If you need to switch to a new domain name, don’t be afraid, be cautious instead. Think about how all the aspects the switch will affect and how you can minimize any negative effects. Ultimately, if you take the time to do it right, you’re not going to see a disturbing drop-off in traffic. In our case, we saw literally zero change in our traffic.

Your TLD doesn’t matter to search engines

Your TLD doesn’t matter in the eyes of Google and Bing. They’re concerned with your content, and your signals. I believe that .com dominating SERPs is related more to their commonality, and relative age compared to newer TLDs. Independent of site optimization, an older domain has been proven to be a positive ranking signal. Moreover, most top websites have been optimized on .com domains over the course of years, resulting in more of them floating to the top. As time moves forward, I believe you’ll see (good) variations of TLDs more frequently.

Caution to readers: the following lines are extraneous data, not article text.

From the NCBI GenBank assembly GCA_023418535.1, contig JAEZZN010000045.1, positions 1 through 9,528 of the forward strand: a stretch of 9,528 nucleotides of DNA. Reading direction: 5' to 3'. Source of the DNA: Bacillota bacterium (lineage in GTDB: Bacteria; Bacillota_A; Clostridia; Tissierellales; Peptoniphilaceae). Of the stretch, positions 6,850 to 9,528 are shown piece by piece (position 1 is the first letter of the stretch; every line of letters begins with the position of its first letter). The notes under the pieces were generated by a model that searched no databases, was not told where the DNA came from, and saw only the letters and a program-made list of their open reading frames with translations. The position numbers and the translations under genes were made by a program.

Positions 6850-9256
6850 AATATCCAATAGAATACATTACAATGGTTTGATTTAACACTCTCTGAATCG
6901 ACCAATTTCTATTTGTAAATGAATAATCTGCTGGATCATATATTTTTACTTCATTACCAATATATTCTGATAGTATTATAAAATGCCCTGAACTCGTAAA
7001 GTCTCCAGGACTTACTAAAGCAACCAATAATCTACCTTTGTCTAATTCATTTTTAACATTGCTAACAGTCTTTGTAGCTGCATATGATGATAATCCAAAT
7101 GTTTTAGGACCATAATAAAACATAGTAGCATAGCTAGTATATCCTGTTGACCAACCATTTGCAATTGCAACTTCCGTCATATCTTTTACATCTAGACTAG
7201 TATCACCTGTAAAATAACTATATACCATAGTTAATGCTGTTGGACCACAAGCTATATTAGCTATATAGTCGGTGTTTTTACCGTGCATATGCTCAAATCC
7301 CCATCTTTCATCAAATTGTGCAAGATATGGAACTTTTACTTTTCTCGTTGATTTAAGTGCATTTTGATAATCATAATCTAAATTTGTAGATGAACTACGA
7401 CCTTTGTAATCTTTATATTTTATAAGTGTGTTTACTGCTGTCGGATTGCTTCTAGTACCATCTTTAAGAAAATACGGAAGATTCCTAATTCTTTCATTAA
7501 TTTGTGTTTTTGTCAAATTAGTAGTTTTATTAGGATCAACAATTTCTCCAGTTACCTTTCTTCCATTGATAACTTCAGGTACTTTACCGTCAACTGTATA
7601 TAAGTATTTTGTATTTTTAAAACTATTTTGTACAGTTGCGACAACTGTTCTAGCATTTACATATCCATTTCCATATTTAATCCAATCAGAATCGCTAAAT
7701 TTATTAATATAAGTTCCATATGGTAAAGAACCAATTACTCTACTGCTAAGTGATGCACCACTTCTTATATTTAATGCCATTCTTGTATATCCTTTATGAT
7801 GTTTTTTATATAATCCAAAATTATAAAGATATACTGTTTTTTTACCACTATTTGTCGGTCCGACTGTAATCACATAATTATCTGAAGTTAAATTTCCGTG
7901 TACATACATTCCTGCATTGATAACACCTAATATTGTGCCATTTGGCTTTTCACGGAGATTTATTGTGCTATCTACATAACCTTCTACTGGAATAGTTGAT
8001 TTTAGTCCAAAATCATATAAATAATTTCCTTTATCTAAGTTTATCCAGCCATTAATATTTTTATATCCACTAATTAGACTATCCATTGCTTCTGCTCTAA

Your TLD matters to some email providers

Email providers, and more specifically, spam filters, are still touch-and-go on TLDs. Make sure when switching you verify your domain name, and also, add proper SPF records to combat email spam. Even then, depending on your customer base you might want to maintain a .com TLD for email correspondence. I’m a pretty firm believer that this will get better once adoption increases.

If you’re interested in learning more, check out the “Changing Your Website’s Domain Name” podcast!

Meet The Author

Jeff Gapinski is the President of Huemor where he helps plan the long-term strategic growth of the agency. Jeff is passionate about UI/UX, demand generation, and digital strategy.

Originally Published

January 5, 2016